Galiffa, the son of the late Frank R. and Dorothy Wallace Galiffa of Monongahela, hasn't limited his expertise as an interviewer to radio shows. He has produced and hosted television shows on such topics as equestrian events, legal matters, fashions, entertainment, gardening, food and recipes, travel, sports, household tips, antiques, karate, automobiles, art, pets, swing dance competitions and health, medicine and nutrition. He also presented Corona Now, Inland Report and Video Digest, all in the Los Angeles and Southern California markets.
His other radio shows have included About Town, Medicine and Nutrition and Cultural Perspectives.
He also produced and hosted golf tournaments at the Soboba Casino and Resort PGA facilities in San Jacinto.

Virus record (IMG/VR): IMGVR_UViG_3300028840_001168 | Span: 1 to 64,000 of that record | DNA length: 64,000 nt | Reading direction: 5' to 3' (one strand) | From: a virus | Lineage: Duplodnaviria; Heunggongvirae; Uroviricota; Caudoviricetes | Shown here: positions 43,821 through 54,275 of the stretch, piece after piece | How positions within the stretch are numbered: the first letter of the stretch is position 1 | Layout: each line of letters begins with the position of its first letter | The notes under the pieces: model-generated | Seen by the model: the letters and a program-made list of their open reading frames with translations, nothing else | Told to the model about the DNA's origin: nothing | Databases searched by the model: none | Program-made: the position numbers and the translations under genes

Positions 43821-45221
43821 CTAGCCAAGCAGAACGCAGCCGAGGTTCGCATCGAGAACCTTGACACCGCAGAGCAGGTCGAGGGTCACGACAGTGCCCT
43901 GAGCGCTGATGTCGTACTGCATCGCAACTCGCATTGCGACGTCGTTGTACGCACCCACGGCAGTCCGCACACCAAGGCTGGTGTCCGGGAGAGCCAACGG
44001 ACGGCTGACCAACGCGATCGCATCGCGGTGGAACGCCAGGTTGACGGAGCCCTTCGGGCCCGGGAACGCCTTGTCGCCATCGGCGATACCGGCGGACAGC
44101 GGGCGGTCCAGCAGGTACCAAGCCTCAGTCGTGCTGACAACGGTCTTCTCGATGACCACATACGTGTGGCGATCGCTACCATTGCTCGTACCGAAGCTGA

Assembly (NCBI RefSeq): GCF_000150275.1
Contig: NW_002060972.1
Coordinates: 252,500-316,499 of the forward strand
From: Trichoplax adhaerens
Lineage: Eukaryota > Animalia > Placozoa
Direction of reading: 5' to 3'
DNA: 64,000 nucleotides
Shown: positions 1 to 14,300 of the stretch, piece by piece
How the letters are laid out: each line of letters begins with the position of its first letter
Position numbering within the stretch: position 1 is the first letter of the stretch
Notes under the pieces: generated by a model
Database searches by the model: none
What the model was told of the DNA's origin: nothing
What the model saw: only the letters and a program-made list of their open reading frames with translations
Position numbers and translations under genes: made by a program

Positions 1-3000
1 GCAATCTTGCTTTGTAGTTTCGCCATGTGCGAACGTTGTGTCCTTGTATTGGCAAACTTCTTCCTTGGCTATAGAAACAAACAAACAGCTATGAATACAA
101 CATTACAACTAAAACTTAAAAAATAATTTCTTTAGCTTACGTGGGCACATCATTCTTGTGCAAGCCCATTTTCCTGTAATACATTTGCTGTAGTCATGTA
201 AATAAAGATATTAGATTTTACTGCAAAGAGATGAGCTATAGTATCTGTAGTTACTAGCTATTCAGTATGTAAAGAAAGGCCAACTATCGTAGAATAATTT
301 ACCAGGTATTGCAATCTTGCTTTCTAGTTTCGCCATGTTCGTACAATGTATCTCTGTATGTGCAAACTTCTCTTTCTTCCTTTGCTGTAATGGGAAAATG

As a young disc jockey, Galiffa worked some of the biggest dances in the Mon Valley for a number of years. His turntables were home to hits of the day at such places as the Italian Citizens Club (ICC) and the American Legion in Monongahela, the Cougar Canteen in Charleroi, the Italian Hall in Monessen, the Central Fire Hall in Elizabeth Township, and a wide assortment of other venues.
Galiffa, a 1957 graduate of Monongahela High School, where he was an outstanding athlete (basketball and baseball), (deleted concert band) also spun the discs at radio station WESA in Charleroi for several years.
"It was strictly an AM station, sunup to sundown, in those days," Galiffa said of WESA. "But it was a great place to learn the (radio) business. Carl Stewart was the station manager, I believe, and he was an excellent teacher and mentor. We did a little bit of everything including the news, weather and sports, as well as playing music. Carl taught us to understand that it was a lot more than just spinning records."